The status quo was not on the ballot paper. The EU has to change and the euro countries have to become a country called Europe. Those who voted remain, because the world they live in is serving them well, ignored the risk of staying shackled to a failing euro and an outdated political structure. They have to resist the temptation to blame any ill from this that befalls us on Brexit, otherwise we will ignore the real causes and will fail to address them. Those who voted leave because they had nothing left to lose were largely in Labour heartlands. They feel let down by an increasingly metropolitan Labour party.

Where do we go from here? This was a vote for change and we cannot ignore it. In doing so, we must come together. There is no place for racism, xenophobia and anti-immigrant language. This is unacceptable and we need to say so loud and clear. It has no part to play in shaping our future.

Politics can be simple. People want freedom, respect and a fair deal for them and their children in return for hard work. If we don’t have a country where work and talent can take you from the bottom to the top in one generation, then we don’t have a country that is just. Inequality of opportunity and income has widened over the past 15 years to the point where it has become a chasm.

Membership of the EU has made things worse, pushing down wages, increasing pressure on public services and eroding democratic accountability while rewarding the better off with more opportunity and higher pay.

People knew what they voted for. They were not deceived and there is no second referendum. During the referendum, the cross-party Vote Leave team outlined some basic things that were essential. Democratic control of immigration, via a points-based system. Ensuring supremacy of UK courts and giving priority to public services in general and the NHS in particular.

Our place in the world includes shaping new accountable institutions that have consent and can deal with the global flows of goods, capital and people. The EU has shown itself incapable of doing this. This is about opportunity and about hope.


Finally – this photo sums up what I voted Leave.  The sneering mockery of the Haves at the Have Nots is something I cannot abide.  Sir Bob Geldof and his establishment mates are doing the best they can to undermine and get rid of the democratic vote – and who knows they may succeed and we will then have moved totally from a democracy into an autocracy.    But I hope that the hope and optimism expressed by Gisela and Brendan O’Neill above turn out to be justified.

A boat carrying supporters for the Remain in the EU campaign including Bob Geldof (C) shout and wave at Brexit fishing boats as they sail up the river Thames in central London on June 15, 2016. A Brexit flotilla of fishing boats sailed up the River Thames into London today with foghorns sounding, in a protest against EU fishing quotas by the campaign for Britain to leave the European Union. / AFP / BEN STANSALL (Photo credit should read BEN STANSALL/AFP/Getty Images)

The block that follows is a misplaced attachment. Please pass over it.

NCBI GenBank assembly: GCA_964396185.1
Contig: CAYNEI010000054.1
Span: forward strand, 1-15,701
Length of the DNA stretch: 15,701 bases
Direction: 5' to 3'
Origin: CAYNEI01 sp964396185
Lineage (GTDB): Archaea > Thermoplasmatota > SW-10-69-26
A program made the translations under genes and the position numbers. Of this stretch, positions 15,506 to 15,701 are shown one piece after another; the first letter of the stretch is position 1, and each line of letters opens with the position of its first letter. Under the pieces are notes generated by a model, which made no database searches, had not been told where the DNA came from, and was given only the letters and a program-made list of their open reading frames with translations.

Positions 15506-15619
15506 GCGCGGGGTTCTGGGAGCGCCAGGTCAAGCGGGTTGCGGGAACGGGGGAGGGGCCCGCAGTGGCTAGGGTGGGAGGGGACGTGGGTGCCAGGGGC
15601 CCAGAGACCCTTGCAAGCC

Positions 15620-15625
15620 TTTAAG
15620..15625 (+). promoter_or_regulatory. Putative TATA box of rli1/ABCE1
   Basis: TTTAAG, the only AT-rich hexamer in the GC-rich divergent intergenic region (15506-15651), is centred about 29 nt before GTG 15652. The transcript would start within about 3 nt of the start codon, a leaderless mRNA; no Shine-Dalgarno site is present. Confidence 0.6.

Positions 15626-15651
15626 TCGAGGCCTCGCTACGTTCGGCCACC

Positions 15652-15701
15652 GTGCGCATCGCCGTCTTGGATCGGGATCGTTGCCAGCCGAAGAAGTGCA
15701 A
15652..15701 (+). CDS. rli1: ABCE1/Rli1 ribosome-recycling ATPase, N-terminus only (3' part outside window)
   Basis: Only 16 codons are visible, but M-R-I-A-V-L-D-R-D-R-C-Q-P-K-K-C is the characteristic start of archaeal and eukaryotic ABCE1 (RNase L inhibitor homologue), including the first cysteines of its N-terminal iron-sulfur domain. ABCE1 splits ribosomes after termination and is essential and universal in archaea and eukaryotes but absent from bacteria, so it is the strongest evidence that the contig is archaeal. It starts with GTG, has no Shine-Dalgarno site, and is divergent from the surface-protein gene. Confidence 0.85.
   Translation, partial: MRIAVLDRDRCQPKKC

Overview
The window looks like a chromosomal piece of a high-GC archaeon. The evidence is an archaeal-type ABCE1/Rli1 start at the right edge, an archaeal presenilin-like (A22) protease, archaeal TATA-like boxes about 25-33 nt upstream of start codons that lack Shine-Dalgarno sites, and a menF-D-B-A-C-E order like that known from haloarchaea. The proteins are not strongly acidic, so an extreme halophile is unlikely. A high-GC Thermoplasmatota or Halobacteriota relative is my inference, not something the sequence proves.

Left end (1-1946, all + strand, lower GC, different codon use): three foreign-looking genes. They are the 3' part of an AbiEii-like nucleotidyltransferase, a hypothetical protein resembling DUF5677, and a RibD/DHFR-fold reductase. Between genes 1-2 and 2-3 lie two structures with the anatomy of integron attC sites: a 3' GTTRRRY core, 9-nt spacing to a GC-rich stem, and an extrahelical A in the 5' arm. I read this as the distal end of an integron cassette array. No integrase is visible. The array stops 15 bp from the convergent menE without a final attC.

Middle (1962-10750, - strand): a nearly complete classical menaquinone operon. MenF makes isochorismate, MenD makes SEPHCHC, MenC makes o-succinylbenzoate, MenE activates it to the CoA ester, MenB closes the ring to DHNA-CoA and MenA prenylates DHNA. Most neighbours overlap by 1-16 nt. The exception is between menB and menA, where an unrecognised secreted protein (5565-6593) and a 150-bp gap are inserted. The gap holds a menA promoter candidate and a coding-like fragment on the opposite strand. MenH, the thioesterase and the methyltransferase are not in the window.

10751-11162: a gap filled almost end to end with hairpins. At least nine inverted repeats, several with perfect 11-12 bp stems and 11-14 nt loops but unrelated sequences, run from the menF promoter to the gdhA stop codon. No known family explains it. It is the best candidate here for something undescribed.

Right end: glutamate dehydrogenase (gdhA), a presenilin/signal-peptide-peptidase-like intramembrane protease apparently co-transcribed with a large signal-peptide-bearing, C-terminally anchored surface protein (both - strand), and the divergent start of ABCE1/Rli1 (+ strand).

European referendum – The TIPPing Point

Footnote:  After publishing this I was disappointed that several of the responses have just ignored the plea for understanding and have just repeated the shouting/mockery/ignroant racist type comments – sadly -even from Christians.  I was also glad to get some more thoughful and helpful comments – although no-one managed to send me the best three articles on the Remain side.  However I did find one!  And it was worth the wait.  This from Alasiter J Roberts is an excellent, if lengthy analysis

Brexit and the Moral Vision of Nationhood

And I also came across this interesting piece from Boris Johnson – ‘experts’ tell us he was not really on the Leave side.  This does not sound like it!


Finally I always enjoy reading Carl Trueman – even when I disagree with him – here I think he gets it spot on –






  1. What disturbs me at the moment is the lack in Scotland of any voice as a counterbalance to the apparently universal “Remain” view. Leadership demands an engagement with reality. Scotland sorely needs a voice that will articulate the possibilities of Brexit for Scotland. By that I don’t mean the threat of an indyref 2, which is the last thing we need, but rather to portray how Scotland could prosper outside of the EU. Who will fill the vacuum?

  2. “This is about opportunity and about hope.” Agreed.

    Celebrities, media and politicians that all voted remain and this uproar from some now against a democratically chosen decision to leave? Its a victory for the people against the elite. I think the country has had a shake up starting with the Scottish referendum and those in power have had a shock to the system (literally) and realised that with great privilege comes great responsibility. One cannot govern selfishly without consequences. Let’s hope that this has been a wake up call to the media. That this celebrity and political culture that serving the people on whom they are dependent for their position is preferable to whatever personal gain can be had from the position.